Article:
Ok I'm going to go play with my new Chamonix now...

  8. #2668
    Scott --'s Avatar
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    Re: Images shot on X-ray film

    Angus, I rate at EI100. But my experience with this stuff is that it's more forgiving on exposure than it is on developing; compared to the arista I usually use, moves in, say, 10% of developing time (rotary) or tweaks in dilution of Adanol have pretty pronounced effects on contrast. For example, I shot this today:

    img234 by Scott --, on Flickr

    I pulled the developing to 6:30 at 20C (a reduction of about 12%) and contrast was usable. At 7:20 it would have been outside the realm of my scanner (4990).

    All that said, there are a lot of variables that come together. I'm using an old Petzval that's marked 14", though looks to be more of 16", so the aperture may be f/6, or f/5, or somewhere in between. I'm metering, say, 1/10 at f/5.6, adding a couple stops for estimated bellows factor, guess at how long the Packard is open. The shot of the boys was taken with the Instantaneous setting on the Packard, so about 1/30. But there is a lot of room for slop, and I'm scanning and printing digitally, so the whole process is actually fairly workable.

  9. #2669
    Angus Parker angusparker's Avatar
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    Re: Images shot on X-ray film

    Thanks Scott for sharing. I'm usually doing 6:30 versus 8:00 for my standard developer and rating at 80. I'm using a more modern lens and shutter combo so I guess I should do a series of tests and settle on what works best for me.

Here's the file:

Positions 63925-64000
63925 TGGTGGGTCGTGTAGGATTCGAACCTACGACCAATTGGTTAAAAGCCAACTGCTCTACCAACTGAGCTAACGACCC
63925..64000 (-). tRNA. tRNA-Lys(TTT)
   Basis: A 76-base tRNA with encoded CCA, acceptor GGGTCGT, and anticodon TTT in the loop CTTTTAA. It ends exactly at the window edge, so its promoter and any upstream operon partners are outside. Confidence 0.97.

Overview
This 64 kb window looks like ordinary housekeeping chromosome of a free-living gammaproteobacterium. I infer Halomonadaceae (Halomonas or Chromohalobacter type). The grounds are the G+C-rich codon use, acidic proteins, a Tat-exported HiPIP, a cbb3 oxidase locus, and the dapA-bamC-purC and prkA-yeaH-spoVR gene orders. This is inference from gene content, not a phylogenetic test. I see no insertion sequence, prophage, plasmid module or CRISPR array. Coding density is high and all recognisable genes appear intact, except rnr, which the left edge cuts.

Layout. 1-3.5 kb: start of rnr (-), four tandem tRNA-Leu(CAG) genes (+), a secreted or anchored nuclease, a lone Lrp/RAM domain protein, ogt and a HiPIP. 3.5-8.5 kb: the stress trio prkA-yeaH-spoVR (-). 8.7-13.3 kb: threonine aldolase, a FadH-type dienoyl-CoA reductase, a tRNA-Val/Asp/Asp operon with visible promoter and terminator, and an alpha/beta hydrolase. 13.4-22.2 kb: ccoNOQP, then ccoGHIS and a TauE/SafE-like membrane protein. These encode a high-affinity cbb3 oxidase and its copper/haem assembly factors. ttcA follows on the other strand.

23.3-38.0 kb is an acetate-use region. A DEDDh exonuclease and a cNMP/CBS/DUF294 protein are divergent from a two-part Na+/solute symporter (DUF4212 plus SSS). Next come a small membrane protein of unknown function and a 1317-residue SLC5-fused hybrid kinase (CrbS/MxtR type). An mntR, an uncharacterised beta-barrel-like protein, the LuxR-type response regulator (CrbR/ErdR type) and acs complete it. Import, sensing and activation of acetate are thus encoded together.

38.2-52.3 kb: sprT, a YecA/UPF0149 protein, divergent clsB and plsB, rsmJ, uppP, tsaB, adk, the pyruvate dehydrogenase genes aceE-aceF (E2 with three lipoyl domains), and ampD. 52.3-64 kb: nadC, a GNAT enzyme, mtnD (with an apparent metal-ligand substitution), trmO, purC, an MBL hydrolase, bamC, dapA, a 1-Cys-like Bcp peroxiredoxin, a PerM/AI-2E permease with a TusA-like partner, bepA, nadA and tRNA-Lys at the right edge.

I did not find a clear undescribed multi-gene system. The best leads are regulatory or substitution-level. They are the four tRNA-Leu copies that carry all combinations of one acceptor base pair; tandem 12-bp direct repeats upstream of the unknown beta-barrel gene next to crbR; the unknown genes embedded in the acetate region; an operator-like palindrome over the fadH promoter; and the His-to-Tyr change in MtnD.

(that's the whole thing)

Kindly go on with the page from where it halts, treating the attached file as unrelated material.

10. #2670

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    Re: Images shot on X-ray film

    Quote Originally Posted by angusparker View Post
    Thanks Scott for sharing. I'm usually doing 6:30 versus 8:00 for my standard developer and rating at 80. I'm using a more modern lens and shutter combo so I guess I should do a series of tests and settle on what works best for me.
    If you have a multicoated lens, it's as much as a stop faster than an "old fashioned) lens. I've used Packard Shutters for about 70 years, and it is the most reliable and consistent shutter I've ever used. The secound best shutter I've ever used is a Compound. Note that both of these are air operated ("Pnuematic"). With the Packard, it is important to use a stiff hose. This helps the repeatability of times considerably. Automobile vacuum hose is what I use. If you must use plastic hose, keep it short. Like a foot or eighteen inches. There is no need to "guess at how long the Packard is open. "One chimpanzee" is as close to one second as any mechanical shutter can get. The word "click-uh" is a fifth of a second, "click" a tenth. Hope this information is helpful to you two guys.